Tags: NSA/Surveillance | FBI | computer surveillance

ACLU: FBI Seeks 'Green Light' to Hack Into Any Computer Worldwide

ACLU: FBI Seeks 'Green Light' to Hack Into Any Computer Worldwide
The J. Edgar Hoover Building in Washington D.C. Headquarters of the Federal Bureau of Investigation or FBI. (Richard Gunion | Dreamstime.com)

By    |   Thursday, 30 October 2014 11:22 AM

The FBI is petitioning the government for new powers to hack into computers for surveillance in what is being described by civil liberties groups as "extremely invasive" and unconstitutional, The Guardian reported.

The intelligence agency is proposing a relaxation to the rules governing the scope of court warrants for searches. The regulations currently require warrants to be tied to specific locations where suspected criminal activity is occurring. The proposed change to the rules would enable the FBI to obtain warrants that would apply at any location in the world, giving the agency remote access to tap into computers whose location is being concealed by technology.

"This is a giant step forward for the FBI's operational capabilities, without any consideration of the policy implications. To be seeking these powers at a time of heightened international concern about U.S. surveillance is an especially brazen and potentially dangerous move," Ahmed Ghappour, an expert in computer law at the University of California Hastings College of Law, told the Guardian.

A federal judicial committee will meet on Nov. 5 to consider the issue. Technology experts and privacy campaigners are expected to raise concerns at the hearing. Some argue that the proposed changes would violate First Amendment rights to privacy and Fourth Amendment rights related to searches and seizures.

If the rule changes are approved, the FBI would have the power to employ a new range of investigative techniques on computers in America and around the world for any criminal investigation, according to the Guardian. It would also be the first time that courts would be asked to issue warrants to conduct searches outside the U.S.

In some instances the new powers would allow the FBI to install malicious software to enable investigators to take control of a computer, download its contents, operate its camera and microphone, and possibly do the same to other computers on its network.

"This is an extremely invasive technique," Chris Soghoian, principal technologist of the American Civil Liberties Union, who will address the hearing, told the Guardian. "We are talking here about giving the FBI the green light to hack into any computer in the country or around the world."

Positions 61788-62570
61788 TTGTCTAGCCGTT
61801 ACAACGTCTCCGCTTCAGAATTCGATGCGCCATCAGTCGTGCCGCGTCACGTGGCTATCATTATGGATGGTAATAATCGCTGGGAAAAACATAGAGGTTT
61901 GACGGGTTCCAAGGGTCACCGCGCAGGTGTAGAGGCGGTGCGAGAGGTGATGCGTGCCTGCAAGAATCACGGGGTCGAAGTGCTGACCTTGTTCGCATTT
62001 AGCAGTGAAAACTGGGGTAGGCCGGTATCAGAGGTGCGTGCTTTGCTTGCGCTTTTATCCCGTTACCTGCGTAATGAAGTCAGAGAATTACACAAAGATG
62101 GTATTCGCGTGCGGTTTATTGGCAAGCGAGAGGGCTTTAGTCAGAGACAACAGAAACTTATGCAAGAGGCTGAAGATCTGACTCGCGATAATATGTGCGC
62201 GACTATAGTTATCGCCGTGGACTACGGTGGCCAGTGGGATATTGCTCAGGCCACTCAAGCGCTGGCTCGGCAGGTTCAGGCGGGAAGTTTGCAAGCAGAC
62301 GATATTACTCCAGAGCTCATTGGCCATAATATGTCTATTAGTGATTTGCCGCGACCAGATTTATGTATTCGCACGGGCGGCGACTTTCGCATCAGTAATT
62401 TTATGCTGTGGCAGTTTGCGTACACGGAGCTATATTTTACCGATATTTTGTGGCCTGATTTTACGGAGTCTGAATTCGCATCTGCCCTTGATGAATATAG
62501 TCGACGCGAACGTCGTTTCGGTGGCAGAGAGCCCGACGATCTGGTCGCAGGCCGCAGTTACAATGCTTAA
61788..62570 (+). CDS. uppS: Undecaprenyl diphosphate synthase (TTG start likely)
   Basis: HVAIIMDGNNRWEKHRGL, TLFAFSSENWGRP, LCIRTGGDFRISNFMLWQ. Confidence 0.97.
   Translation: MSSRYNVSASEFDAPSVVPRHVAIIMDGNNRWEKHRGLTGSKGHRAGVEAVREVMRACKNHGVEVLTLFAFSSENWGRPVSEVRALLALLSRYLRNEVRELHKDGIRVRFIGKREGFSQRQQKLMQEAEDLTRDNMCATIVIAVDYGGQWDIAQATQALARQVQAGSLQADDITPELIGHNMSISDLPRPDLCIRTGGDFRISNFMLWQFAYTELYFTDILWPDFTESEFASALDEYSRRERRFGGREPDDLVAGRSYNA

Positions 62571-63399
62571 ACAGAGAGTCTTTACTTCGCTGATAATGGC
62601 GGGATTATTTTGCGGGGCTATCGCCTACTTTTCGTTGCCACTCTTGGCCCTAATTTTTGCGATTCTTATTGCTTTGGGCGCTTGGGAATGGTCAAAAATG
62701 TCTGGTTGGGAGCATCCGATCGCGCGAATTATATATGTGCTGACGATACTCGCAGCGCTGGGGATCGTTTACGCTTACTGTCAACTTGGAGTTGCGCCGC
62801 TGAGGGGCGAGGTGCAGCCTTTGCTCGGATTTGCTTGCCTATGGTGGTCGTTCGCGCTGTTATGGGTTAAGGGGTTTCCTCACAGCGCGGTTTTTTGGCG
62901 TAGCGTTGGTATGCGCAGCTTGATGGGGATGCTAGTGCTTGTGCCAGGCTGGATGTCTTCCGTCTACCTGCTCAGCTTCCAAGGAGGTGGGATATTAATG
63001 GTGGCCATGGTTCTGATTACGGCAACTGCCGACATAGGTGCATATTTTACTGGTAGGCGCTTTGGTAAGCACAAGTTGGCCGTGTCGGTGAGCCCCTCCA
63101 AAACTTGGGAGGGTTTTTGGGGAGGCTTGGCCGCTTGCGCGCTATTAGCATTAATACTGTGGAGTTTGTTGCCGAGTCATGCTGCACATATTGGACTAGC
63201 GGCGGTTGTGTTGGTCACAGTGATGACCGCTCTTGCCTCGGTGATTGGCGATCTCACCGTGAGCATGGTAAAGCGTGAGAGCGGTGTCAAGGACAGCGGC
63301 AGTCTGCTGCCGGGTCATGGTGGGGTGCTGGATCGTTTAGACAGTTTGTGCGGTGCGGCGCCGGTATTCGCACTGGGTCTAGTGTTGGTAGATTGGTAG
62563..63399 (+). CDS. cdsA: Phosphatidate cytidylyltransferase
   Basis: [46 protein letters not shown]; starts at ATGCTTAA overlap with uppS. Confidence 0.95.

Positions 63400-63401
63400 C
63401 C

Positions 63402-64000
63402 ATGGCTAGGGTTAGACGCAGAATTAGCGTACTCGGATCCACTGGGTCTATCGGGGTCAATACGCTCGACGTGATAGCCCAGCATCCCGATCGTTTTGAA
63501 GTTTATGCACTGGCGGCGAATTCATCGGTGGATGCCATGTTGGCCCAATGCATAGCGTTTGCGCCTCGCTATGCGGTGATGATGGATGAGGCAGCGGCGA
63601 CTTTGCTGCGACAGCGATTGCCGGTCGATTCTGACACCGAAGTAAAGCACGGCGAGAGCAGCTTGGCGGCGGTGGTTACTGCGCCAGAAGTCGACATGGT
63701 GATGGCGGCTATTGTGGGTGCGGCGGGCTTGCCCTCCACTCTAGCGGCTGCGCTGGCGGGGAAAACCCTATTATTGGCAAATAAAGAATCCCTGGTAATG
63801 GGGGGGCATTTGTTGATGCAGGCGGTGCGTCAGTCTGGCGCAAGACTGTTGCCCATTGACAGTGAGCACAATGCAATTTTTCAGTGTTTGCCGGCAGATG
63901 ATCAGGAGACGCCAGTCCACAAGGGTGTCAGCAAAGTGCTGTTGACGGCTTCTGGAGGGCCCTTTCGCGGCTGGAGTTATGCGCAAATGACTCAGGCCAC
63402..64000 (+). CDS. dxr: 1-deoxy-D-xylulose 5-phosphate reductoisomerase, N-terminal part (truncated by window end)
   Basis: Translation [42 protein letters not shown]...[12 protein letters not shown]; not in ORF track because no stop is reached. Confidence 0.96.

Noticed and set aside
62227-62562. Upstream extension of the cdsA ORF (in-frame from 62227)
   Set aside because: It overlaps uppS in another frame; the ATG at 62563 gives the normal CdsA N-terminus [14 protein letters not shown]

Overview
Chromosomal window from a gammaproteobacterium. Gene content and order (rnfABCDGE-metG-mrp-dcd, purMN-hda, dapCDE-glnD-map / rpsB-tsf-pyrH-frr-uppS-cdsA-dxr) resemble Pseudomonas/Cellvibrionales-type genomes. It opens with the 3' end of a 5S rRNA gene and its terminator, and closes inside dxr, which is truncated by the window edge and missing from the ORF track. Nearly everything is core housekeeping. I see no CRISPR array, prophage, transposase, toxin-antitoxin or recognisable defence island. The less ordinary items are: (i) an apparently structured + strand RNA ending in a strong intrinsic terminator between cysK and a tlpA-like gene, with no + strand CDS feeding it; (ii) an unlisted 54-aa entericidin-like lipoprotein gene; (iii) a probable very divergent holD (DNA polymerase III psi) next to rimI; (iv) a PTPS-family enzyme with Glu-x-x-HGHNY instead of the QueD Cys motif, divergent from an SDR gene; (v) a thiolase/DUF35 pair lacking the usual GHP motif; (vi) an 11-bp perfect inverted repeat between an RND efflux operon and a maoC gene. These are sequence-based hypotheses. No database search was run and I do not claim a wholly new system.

Civil liberties groups and privacy advocates are also concerned that discourse about the changing nature of the FBI's powers is taking place within a relatively obscure setting.
"This should not be the first public forum for discussion of an issue of this magnitude," Soghoian told the Guardian.

And Jennifer Granick, Director of Civil Liberties at the Stanford Center for Internet and Society, said, "This is an investigative technique that we haven't seen before and we haven't thrashed out the implications. It absolutely should not be done through a rule change — it has to be fully debated publicly, and Congress must be involved."

Ghappour warned there could be an international backlash if the FBI is granted the new powers, describing it as "possibly the broadest expansion of extraterritorial surveillance power since the FBI's inception."

European allies were enraged after the disclosures by Edward Snowden that they had been targeted as part of the National Security Agency's top secret surveillance program.

Internet companies have faced the ire of privacy rights activists for their cooperation with the government, while the European Union vowed to investigate ways to protect online privacy.
 

© 2019 Newsmax. All rights reserved.

   
1Like our page
2Share
Newsfront
The FBI is petitioning the government for new powers to hack into computers for surveillance in what is being described by civil liberties groups as "extremely invasive" and unconstitutional, The Guardian reported.
FBI, computer surveillance
549
2014-22-30
Thursday, 30 October 2014 11:22 AM
Newsmax Media, Inc.
 

Newsmax, Moneynews, Newsmax Health, and Independent. American. are registered trademarks of Newsmax Media, Inc. Newsmax TV, and Newsmax World are trademarks of Newsmax Media, Inc.

NEWSMAX.COM
America's News Page
© Newsmax Media, Inc.
All Rights Reserved